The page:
Toads prefer to breed in shallow, temporary pools. During amplexus the male grasps the female’s body from above and can fertilize the female’s eggs externally as they are laid. Toad eggs are laid in two gelatinous strings and a female may lay from 2000 to over 20,000 eggs. The small blackish tadpoles hatch in 2 to 14 days, depending on water temperature. They will eat algae and planktonic organisms and soft vegetation as they grow. Tadpoles transform into tiny toadlets in 6 to 10 weeks. Only a few will survive the two to three years it takes to reach sexual maturity.

The male toad’s song is easy to recognize, a high-pitched extended trill that may last over 30 seconds. Pictured below is a trilling male. You can listen to the call at the Adopt-A-Pond site. Next weekend, May 2nd and 3rd, is the 10th Annual Spring Toad Festival at the Toronto Zoo in the America‚Äôs Wetlands. Also, April 28th, 2009 is the 1st Annual ‘Save The Frogs Day


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The Book of Longing by Leonard Cohen. McClelland & Stewart, 2006.
A Light in the Attic by Shel Silverstein. Harper & Row, 1981.

I thought before April ends I should include some poetry in recognition of National Poetry Month. So here are two: something old, something new, something happy, something blue. The new, or newish and bluish, is Leonard Cohen’s latest book of poetry. I have to confess that I know Cohen mostly from his songs. He has recently been enjoying a bit of a revival, with covers of Hallelujah by Rufus Wainwright and Jeff Buckley both popular. I always liked Suzanne and Dance Me to the End of Love, myself. Before reading the book, I read Kathleen Molloy’s review. She read the book in one sitting, with a glass of port. This seemed like a good idea. Lacking port, I went for a very nice locally-produced strawberry wine by Countryman’s Estate Winery. Certainly, the book, like its title, is sad and melancolic. The longing is for a younger life and a time of women loved. Nightingale encapsulates this idea quite sweetly. It begins:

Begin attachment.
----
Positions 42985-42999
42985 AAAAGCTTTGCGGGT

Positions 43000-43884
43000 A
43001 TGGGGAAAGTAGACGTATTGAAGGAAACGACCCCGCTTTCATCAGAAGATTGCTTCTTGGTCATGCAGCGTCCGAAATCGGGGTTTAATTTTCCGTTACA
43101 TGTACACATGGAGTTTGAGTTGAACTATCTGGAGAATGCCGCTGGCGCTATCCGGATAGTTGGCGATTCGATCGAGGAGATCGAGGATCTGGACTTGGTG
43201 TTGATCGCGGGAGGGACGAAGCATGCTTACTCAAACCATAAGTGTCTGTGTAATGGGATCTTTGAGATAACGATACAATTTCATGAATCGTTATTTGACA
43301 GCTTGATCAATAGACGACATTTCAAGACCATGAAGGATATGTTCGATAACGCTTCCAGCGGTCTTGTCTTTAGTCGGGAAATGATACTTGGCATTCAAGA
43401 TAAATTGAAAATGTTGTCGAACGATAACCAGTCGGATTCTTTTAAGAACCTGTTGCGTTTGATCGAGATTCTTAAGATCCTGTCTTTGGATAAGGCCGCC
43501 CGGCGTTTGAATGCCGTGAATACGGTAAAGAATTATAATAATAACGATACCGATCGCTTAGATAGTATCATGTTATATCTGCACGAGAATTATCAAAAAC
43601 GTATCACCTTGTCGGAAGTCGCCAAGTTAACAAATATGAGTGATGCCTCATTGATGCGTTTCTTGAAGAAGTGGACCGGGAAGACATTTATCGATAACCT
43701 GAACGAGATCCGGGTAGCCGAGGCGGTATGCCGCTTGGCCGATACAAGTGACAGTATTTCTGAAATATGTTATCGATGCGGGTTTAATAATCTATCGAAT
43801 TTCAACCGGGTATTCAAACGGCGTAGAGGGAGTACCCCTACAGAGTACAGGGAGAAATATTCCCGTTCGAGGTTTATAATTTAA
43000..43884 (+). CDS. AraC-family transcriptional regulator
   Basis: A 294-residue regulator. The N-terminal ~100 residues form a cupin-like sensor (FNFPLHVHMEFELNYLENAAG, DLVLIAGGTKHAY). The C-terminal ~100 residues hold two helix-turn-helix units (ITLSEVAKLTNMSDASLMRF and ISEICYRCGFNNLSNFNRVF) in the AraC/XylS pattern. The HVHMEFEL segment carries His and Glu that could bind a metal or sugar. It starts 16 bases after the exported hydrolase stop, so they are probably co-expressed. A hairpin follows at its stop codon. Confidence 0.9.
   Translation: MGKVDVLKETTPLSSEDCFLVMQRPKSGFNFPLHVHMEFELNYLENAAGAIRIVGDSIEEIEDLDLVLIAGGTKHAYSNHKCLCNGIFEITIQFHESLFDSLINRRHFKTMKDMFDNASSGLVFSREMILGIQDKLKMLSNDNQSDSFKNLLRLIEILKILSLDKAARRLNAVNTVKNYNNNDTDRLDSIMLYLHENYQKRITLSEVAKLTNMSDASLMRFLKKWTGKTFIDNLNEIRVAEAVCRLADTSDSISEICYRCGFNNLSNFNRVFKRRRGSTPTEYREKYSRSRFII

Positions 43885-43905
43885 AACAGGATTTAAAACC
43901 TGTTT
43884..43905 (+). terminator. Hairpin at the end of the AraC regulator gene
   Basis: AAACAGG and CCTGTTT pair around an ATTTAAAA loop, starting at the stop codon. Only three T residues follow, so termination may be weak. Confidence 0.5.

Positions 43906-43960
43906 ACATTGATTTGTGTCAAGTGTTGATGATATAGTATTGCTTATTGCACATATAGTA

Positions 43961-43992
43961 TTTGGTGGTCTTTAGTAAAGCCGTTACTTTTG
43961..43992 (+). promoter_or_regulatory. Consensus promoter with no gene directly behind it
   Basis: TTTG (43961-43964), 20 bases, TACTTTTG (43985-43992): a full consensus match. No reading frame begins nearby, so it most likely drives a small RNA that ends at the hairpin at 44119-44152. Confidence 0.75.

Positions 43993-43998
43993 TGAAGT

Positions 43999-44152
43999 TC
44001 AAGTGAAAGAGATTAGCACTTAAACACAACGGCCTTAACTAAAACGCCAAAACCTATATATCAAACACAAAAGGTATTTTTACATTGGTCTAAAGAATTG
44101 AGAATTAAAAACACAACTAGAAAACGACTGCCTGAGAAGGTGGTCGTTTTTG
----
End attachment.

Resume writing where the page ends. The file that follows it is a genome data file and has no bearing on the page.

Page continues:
I built my house beside the wood
So I could hear you singing
And it was sweet and it was good
And love was all beginning.

and finishes

Fare thee well my nightingale
I lived but to be near you
Though you are singing somewhere still
I can no longer hear you.

Well. It is a book for those who have lost the first blush of youth… and then some. In contrast, Silverstein’s book is for the young and young at heart. If you haven’t read any Shel Sivlerstein, you should. A Light in the Attic and Where the Sidewalk Ends both need reading. These poems are fun to share with a youngster. Or just enjoy them yourself. The title poem, A Light in the Attic, goes like this:

There’s a light on in the attic,
Though the house is dark and shuttered,
I can see a flickerin’ flutter,
And I know what it’s about.
There’s a light on in the attic,
I can see it from the outside,
And I know you’re on the inside…lookin’ out.

April 21st was National Al Purdy Day. For more on Purdy, see the March 2nd entry.